Flickr, the online photo-sharing app, has an answer to both questions: a new Flickr Feature called "Interestingness." Click on "explore" within "Interestingness" and you're presented with a series of photographs that defy easy categorization: some are conventionally beautiful, some are amusing, some are mysterious. The common thread, according to Flickr, is their "interestingness":
There are lots of things that make a photo 'interesting' (or not) in the [sic] Flickr. Where the clickthroughs are coming from; who comments on it and when; who marks it as a favorite; its tags and many more things which are constantly changing. Interestingness changes over time, as more and more fantastic photos and stories are added to Flickr.
Tim O'Reilly at O'Reilly Radar sees beyond Flickr and regards "interestingness" as the next challenge for all web search.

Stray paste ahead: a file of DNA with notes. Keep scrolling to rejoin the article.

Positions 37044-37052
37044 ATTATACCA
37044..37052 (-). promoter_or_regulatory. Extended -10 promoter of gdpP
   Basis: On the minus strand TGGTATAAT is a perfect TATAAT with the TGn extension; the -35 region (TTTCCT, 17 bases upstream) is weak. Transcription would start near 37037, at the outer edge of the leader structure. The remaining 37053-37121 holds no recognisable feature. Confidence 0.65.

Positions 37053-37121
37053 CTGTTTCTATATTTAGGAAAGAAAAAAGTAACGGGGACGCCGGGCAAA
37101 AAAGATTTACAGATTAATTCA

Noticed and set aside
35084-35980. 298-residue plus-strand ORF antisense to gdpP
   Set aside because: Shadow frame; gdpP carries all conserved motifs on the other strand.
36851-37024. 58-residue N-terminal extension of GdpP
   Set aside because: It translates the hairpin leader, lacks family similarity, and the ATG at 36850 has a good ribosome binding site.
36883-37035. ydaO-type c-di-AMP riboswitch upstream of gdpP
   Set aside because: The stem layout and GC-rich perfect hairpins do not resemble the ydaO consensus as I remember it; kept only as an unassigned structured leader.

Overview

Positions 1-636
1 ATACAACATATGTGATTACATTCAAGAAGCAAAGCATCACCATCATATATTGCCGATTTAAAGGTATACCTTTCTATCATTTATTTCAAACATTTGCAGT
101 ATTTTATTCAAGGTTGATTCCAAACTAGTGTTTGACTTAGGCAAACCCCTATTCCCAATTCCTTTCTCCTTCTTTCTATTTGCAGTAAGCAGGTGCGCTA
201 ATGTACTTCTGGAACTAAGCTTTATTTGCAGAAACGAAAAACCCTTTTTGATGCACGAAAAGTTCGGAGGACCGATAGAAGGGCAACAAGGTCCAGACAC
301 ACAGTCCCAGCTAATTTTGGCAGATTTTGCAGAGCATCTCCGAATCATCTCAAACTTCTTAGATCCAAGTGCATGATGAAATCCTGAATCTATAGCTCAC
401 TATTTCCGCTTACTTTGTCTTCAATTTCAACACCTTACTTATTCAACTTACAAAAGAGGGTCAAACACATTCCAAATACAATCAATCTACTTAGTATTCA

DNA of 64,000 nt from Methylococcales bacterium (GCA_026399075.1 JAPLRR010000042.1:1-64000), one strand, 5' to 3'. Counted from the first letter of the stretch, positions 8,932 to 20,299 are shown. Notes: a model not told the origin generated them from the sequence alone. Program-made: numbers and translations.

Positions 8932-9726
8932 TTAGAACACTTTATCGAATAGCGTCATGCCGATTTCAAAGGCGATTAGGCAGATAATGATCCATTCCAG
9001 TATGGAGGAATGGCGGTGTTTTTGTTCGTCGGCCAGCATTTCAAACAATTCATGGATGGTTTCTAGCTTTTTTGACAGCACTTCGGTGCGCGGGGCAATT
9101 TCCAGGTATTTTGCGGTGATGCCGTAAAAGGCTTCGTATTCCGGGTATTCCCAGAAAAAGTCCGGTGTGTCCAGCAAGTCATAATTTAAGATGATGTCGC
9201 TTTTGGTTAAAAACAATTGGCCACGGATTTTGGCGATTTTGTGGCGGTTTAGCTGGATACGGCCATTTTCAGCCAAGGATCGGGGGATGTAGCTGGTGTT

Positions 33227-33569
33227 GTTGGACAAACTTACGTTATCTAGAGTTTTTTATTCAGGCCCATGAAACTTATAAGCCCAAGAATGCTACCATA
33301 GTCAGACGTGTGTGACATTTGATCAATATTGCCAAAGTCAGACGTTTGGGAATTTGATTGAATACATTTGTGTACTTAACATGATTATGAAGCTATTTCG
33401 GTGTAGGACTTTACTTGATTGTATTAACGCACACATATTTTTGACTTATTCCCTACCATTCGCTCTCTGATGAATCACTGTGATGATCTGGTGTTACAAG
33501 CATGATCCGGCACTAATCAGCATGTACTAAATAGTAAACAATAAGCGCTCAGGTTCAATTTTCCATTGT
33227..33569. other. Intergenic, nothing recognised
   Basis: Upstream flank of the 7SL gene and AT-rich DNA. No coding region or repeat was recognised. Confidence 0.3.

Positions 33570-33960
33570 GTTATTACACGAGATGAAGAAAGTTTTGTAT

Google made a breakthrough in web search with its original idea of links as citations (i.e. PageRank), and they are still the undisputed leader in general web search, but they haven't done as well in searching rich media. I think they have some things to learn from Flickr. More specifically, web search innovators all need to think through what makes results "interesting" for a given domain. I like what flickr has done in calling out "interestingness" as a quality worth searching for, and leaving it as a playground for exploration.
My question of the day: What is "interestingness" in written communications? Content or context? Simplicity or complexity? Wit or wisdom? How much "interestingness" does this post have for you?